In Los miembros de la familia, by Argentinian Mateo Bendesky, two siblings, obsessed respectively with the bodily and the mystical become trapped in an almost deserted coastal town to try to fulfil their mother’s passing wishes.
Off-season summer holiday locations are a common backdrop that young Argentinian and Uruguayan filmmakers are keen on. Bendesky justifies this coincidence by the “strong melancholic component [they offer], something abundant in these coastal sceneries.”
The Argentinian director was able to develop the script of Los miembros de la familia thanks to a MacDowell grant he was awarded in 2016 at the Toronto Festival. It is not the first time the director focuses on sibling relationships. His two previous short films, El ser magnético and the initiation tale Nosotros solos, also starred siblings.
Why do you think family is one of the most important themes in Argentinian filmmaking?
I think bonds in general – and the family ones in particular – are some of the most relevant themes in film history, regardless of the country of origin. In the case of Argentinian cinematography, I think films of this type – with an intimate character and a focus on the relationships between the characters and their environment – are more widespread due, mostly,to the size of the productions, rather than a thematic affinity that has to do with country itself. In this sense, I feel like similar cases take place in film industries of a comparable size as the Argentinian one, such as the Romanian one, for example.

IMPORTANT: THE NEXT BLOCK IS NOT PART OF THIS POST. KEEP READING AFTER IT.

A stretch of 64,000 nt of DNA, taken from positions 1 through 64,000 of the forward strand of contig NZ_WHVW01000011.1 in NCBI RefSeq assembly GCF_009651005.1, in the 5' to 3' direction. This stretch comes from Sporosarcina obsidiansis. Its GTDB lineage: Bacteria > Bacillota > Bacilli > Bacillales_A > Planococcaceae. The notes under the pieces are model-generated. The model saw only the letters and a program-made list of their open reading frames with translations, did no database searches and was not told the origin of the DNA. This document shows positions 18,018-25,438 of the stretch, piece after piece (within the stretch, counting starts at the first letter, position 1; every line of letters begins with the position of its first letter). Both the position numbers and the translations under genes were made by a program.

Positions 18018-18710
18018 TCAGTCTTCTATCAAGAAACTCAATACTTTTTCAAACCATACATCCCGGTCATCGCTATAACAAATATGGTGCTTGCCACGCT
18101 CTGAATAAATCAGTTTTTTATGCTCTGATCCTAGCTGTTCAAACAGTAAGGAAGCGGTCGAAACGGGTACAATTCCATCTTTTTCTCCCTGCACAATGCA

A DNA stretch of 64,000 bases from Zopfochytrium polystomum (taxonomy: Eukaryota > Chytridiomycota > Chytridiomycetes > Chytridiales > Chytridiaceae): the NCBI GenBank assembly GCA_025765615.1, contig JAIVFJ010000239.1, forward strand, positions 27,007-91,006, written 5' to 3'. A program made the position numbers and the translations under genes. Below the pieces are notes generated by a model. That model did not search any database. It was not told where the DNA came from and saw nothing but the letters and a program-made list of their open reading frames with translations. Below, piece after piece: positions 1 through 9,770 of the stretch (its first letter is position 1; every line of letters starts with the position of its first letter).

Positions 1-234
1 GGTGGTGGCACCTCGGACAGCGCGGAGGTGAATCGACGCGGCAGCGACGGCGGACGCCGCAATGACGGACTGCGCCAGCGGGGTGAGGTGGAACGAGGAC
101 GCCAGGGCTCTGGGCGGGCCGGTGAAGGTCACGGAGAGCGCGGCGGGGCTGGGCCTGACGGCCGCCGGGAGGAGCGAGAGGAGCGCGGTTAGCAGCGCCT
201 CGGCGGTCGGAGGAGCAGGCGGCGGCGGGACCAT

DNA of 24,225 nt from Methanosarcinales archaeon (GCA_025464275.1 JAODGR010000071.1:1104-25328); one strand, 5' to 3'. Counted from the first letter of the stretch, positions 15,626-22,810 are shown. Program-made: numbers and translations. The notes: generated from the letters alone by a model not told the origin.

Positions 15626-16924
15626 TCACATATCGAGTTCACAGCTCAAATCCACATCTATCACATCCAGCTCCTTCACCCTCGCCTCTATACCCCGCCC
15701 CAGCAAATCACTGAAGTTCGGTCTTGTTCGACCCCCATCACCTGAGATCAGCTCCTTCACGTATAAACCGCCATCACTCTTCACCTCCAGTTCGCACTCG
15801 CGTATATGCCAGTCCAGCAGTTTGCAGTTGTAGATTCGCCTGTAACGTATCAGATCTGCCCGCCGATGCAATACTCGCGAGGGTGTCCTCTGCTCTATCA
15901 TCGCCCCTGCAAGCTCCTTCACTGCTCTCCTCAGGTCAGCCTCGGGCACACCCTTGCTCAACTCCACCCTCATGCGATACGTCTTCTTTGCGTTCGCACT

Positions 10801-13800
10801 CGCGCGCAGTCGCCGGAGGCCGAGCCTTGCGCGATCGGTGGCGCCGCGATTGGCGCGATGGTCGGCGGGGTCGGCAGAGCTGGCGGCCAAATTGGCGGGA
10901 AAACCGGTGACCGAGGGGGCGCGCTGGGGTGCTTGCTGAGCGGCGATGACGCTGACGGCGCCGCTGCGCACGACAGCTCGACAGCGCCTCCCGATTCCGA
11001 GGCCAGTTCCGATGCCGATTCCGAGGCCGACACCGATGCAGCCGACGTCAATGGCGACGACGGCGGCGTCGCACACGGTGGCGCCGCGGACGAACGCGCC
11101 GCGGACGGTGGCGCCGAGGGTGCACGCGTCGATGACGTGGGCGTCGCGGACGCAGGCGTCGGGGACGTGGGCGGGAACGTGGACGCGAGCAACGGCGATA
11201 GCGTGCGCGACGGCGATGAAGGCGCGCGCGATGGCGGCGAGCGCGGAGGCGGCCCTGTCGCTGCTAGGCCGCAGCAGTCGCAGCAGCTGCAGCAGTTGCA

Off-season coastal locations are a setting that seems to be of preference for young Argentinian and Uruguayan filmmakers (Whisky, Miramar, Balnearios, ¿Sabésnadar?). What is so attractive of these settings?
It is difficult to talk in the name of other filmmakers, but I think Argentinian and Uruguayancinematographies are defined by incorporating a large component of melancholy, which is abundant found in these coastal settings.
In my particular case, I was interested in filming off-season coastal areas for two reasons: on the one hand, the aesthetical quality of these run-down beach towns which drew me in to tell the story of these characters. In a way, the journey of Lucas and Gilda in the film is the opposite of holidays, and I feel like these spa resort locations that are stuck in time were the perfect stage to portray this idea. On the other hand, there is some certain type of desolation in off-season locations that I was interested in showing as a type of rarely used loyalty to the solitude in which these characters are currently immersed, now that their mother is missing.